The Saudi Arabian authorities continued their cynical use of a repressive and overly vague counter-terrorism law to purge the Kingdom’s small and embattled civil society by convicting the human rights defender Abdulkareem al-Khoder and imprisoning him for 10 years, Amnesty International said.
Abdulkareem al-Khoder, a co-founder of the Saudi Civil and Political Rights Association (ACPRA), was jailed in June 2013 for eight years after a trial before a criminal court. His sentence was overturned last year but he remained arbitrarily detained in prison. His latest conviction was handed down by Saudi Arabia’s Specialized Criminal Court (SCC) under a counter-terrorism law that took effect in February 2014.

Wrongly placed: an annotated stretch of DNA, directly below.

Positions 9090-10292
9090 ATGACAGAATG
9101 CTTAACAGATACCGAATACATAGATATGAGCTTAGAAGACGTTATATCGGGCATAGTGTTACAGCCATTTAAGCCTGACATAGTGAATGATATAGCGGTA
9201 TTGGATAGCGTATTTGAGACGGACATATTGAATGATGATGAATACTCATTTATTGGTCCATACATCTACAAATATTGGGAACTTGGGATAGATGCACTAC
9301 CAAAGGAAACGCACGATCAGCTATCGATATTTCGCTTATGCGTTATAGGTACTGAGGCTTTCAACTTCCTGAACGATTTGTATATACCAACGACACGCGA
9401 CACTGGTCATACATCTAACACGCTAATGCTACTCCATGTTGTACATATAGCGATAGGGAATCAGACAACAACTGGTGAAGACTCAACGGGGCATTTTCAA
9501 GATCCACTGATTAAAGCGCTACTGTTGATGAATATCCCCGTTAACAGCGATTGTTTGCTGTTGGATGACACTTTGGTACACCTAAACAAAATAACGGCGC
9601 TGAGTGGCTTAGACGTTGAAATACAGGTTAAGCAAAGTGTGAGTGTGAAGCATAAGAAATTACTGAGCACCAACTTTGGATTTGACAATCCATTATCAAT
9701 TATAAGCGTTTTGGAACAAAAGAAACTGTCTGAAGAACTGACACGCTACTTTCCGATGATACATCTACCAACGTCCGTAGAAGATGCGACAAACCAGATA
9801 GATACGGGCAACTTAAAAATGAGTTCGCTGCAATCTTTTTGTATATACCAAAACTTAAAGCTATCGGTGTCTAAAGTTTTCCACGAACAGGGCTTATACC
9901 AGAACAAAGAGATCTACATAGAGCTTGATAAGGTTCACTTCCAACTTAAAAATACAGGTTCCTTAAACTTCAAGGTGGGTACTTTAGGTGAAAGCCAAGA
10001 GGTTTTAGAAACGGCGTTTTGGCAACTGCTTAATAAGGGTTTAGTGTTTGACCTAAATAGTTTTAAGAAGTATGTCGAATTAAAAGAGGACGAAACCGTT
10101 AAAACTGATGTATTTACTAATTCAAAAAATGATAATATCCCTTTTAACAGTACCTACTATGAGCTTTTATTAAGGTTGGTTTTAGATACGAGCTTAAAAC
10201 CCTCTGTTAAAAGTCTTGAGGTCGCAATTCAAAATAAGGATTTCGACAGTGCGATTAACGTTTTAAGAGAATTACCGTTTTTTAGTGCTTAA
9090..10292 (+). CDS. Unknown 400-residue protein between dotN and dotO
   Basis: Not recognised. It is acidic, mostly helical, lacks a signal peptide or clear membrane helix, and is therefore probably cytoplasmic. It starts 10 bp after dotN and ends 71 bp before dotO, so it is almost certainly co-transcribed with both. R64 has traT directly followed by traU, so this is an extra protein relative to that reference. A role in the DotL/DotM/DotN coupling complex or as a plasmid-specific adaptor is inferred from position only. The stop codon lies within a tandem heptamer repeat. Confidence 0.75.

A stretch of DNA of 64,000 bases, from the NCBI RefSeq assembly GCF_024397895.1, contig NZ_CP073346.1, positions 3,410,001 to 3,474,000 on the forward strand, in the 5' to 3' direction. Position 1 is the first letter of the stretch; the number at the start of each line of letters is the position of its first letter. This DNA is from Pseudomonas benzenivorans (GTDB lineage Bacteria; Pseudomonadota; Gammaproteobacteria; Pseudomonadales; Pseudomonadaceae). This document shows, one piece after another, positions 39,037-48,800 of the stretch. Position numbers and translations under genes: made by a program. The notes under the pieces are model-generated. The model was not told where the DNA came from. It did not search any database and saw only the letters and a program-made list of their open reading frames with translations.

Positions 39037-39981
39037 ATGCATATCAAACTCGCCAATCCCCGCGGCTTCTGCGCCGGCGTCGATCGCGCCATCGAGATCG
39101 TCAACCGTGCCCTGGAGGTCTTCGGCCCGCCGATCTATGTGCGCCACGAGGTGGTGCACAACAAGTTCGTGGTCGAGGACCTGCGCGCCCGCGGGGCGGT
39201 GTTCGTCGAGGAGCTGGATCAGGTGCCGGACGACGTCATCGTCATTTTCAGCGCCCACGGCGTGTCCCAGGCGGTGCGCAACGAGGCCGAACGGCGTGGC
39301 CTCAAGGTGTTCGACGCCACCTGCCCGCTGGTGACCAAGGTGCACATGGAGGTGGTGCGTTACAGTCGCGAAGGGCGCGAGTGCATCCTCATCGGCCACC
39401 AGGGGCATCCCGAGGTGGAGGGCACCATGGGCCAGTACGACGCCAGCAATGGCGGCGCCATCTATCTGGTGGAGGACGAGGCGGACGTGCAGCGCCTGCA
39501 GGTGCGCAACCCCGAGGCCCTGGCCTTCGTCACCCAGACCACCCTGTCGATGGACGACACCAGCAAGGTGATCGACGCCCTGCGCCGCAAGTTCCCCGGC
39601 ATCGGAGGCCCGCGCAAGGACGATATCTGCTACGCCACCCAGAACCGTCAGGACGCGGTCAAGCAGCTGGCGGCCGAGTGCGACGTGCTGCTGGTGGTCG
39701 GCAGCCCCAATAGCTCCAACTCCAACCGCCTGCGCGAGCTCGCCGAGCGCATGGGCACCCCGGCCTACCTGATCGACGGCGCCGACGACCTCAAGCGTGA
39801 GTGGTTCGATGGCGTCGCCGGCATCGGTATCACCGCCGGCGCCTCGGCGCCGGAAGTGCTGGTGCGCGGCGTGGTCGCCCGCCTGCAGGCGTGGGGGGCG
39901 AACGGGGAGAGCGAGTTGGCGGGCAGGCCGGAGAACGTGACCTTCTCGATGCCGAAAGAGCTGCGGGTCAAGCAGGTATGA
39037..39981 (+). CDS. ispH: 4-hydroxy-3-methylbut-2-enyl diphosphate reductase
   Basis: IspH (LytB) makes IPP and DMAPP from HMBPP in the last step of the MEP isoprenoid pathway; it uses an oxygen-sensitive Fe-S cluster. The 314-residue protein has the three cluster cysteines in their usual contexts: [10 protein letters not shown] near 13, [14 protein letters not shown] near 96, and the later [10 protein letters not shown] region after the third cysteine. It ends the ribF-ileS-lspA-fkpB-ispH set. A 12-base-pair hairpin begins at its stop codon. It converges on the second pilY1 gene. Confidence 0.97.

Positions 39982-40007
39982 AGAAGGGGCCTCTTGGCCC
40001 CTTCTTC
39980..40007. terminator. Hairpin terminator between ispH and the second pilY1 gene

"By using abusive counter-terrorism legislation and a deeply deficient specialized court to intimidate and lock up human rights defenders, Saudi Arabia is sending a chilling message that anyone who speaks out will be purged," said James Lynch, Acting Deputy Programme Director at Amnesty International’s Middle East and North Africa Programme.
Abdulkareem al-Khoder, who is also a former professor in the Faculty of Islamic Jurisprudence at al-Qassim University, is one of 11 founding members of ACPRA who are either already behind bars or still on trial for calling for political and human rights reforms.
Adapted from Amnesty International website